On 25 May, the Government closed its consultation period seeking evidence about the feasibility of extending the low value road traffic accident (RTA) Portal process (the Portal) to motor, employers' liability and public liability claims up to the value of £25,000. A month later, the Ministry of Justice (MoJ) published the report by Professor Fenn evaluating the Portal.
Professor Fenn was asked to examine the impact of the Portal on general damages, costs and speed of settlement on RTA claims. The main findings include a six per cent reduction in damages and a three to four per cent decrease in costs.
Fenn urges caution about extension, not least due to the small number of data providers and the limited time period of Portal operation. However, knowing the Government seems determined to proceed with extension in time for the Legal Aid, Sentencing and Punishment of Offenders (LASPO) Act target date of April 2013, this article examines the main findings of the report and looks behind the data to observations the Government should be alive to.
Of priority is the need to fix fast track costs. Whilst the fixed costs under the Portal are a good starting point, there is a clear need to ensure all costs regimes are integrated and there is no benefit to "opting out" of one system to gain greater costs in another.
If the issue of fixing fast track costs had been tackled first, most of the reasons for the current raft of civil reform would have melted away. A reduction in portal fees, together with removal of referral fees will, however, provide an appropriate recompense for work and ensure access to justice but without the currently inbuilt incentive to pursue inappropriate claims.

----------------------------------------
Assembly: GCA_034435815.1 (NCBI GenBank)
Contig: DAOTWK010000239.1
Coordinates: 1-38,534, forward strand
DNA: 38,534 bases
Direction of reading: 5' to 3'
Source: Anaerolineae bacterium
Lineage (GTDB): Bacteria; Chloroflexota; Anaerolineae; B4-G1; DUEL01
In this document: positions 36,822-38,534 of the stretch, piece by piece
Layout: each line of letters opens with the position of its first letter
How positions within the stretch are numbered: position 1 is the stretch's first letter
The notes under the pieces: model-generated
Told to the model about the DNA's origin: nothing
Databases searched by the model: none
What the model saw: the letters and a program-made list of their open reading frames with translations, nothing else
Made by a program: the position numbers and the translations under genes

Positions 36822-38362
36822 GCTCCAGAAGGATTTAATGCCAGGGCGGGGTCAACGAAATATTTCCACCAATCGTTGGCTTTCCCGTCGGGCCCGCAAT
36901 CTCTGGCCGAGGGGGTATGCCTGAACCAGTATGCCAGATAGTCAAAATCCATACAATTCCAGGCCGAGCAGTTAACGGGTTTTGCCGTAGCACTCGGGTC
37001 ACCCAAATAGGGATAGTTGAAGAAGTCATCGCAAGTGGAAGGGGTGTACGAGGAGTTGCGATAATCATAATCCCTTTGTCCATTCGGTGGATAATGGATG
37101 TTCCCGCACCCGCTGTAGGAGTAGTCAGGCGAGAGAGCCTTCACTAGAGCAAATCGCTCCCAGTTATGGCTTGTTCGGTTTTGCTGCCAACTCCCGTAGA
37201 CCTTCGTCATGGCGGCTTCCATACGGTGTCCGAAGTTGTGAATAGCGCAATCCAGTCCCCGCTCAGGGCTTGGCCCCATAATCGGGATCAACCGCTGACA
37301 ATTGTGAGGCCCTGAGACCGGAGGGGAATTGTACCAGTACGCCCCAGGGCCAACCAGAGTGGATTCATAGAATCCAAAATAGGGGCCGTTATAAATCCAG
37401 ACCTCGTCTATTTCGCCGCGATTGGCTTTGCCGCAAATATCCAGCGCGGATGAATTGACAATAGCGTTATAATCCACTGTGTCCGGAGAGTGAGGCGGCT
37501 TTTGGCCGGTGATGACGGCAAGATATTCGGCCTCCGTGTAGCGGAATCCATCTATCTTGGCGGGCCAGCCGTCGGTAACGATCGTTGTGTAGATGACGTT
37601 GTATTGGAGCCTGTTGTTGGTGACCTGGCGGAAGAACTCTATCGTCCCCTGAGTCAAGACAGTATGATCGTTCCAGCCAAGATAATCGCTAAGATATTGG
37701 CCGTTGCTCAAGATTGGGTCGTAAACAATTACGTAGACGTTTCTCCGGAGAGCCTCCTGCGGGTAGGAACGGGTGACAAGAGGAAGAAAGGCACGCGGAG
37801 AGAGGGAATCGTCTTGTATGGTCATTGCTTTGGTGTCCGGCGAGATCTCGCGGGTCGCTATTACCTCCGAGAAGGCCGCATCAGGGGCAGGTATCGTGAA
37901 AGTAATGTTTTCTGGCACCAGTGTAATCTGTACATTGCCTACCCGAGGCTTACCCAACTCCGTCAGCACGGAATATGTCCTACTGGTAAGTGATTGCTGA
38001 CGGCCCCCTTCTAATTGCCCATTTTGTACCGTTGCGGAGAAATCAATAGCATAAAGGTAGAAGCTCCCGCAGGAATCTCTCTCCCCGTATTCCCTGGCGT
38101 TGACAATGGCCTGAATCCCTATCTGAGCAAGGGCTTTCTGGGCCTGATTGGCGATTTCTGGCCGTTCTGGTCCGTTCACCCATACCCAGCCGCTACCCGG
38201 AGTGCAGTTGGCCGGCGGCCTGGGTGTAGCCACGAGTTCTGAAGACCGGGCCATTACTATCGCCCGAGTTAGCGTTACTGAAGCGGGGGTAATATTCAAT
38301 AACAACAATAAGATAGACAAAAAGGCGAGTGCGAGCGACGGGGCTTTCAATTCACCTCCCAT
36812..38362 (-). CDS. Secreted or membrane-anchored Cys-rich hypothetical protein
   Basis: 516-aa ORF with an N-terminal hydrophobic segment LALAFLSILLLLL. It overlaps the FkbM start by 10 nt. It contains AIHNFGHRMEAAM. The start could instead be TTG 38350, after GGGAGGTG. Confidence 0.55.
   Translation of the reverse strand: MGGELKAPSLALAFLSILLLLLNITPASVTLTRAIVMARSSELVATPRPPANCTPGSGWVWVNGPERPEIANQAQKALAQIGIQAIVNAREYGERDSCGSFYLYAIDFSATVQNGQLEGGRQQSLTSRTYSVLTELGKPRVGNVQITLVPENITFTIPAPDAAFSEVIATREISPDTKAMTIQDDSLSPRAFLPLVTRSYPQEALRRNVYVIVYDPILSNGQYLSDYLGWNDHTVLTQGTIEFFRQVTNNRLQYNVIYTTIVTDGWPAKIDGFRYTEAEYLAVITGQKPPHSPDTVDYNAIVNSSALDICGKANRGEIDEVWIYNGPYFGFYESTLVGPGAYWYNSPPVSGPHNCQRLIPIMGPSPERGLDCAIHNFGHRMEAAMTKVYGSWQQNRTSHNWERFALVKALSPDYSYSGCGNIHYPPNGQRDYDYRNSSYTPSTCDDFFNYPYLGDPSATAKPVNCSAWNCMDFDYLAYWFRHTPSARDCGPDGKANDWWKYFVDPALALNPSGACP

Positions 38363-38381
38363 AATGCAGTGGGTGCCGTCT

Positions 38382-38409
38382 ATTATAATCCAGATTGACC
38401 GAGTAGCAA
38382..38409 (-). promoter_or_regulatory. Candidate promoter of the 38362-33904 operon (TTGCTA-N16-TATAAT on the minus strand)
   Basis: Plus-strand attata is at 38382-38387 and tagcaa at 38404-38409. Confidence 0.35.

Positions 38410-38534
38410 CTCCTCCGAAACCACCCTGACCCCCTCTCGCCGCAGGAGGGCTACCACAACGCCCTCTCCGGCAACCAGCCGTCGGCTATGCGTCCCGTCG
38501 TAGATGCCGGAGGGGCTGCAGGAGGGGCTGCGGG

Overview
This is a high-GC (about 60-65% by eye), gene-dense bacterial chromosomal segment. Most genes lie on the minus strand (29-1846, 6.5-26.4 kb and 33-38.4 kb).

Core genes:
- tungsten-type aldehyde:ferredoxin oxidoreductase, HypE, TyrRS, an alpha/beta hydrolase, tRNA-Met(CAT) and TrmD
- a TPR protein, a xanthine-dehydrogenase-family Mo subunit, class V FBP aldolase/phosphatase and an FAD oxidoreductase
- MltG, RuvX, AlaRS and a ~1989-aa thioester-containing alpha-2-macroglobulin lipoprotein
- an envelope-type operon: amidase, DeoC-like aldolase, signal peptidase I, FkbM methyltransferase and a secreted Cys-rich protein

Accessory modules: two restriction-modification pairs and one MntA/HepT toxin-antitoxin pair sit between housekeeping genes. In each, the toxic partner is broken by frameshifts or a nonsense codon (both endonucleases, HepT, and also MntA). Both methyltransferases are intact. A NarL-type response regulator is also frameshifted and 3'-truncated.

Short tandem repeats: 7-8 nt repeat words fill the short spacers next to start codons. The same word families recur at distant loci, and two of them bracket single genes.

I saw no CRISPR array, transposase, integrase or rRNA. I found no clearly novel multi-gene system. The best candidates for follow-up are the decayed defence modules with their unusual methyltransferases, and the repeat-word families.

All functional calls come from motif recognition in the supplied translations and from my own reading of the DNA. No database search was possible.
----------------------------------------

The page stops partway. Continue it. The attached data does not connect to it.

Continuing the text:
The link between damages awards and solicitors' costs and incentives needs to be looked at urgently. Whilst Fenn touches upon incentives for insurers to settle otherwise properly contestable claims on economic grounds, there are, in practice, strong incentives on claimant firms to pull matters out of the RTA portal. More balance is required.
Professor Fenn compared 44,000 RTA claims in the year before the Portal became operative (in May 2010) with 47,000 claims which post-dated it. Data was provided by three claimant firms and two insurers.
The main results are:
- 6% decrease in general damages since introduction of Portal
- 3-4% decrease in average costs
- 5-7% decrease in average delay to settlement - i.e. case lifecycle
- Exit of approximately 50% of claims notified during first year of Portal
With a finding that the Portal has produced a decrease in average costs of only three to four per cent, suggestions that the current allowance is too high and does not reflect the operating costs of efficient claimant law firms (in particular, at Stage 1), appear legitimate. One could go further and suggest that this is particularly so given the context of such very high claimant costs awards in litigated Part 7 proceedings, particularly in the North West court circuit.
It would have been interesting if Professor Fenn had taken into account average claimant’ costs awards in litigated fast track motor cases, both nationally and then compared region with region.
Similarly, it would have been interesting if Fenn had drawn any correlation between his statistical analysis and the data from the Compensation Recovery Unit regarding the steep incline in the number of motor injury claim notifications since early 2010 (when the Portal became active).
The report suggests that the finding of reduced damages may be due to the fixed costs regime under the Portal which incentivises claimants to settle claims at a lower value (in the absence of additional fees for continuing to negotiate).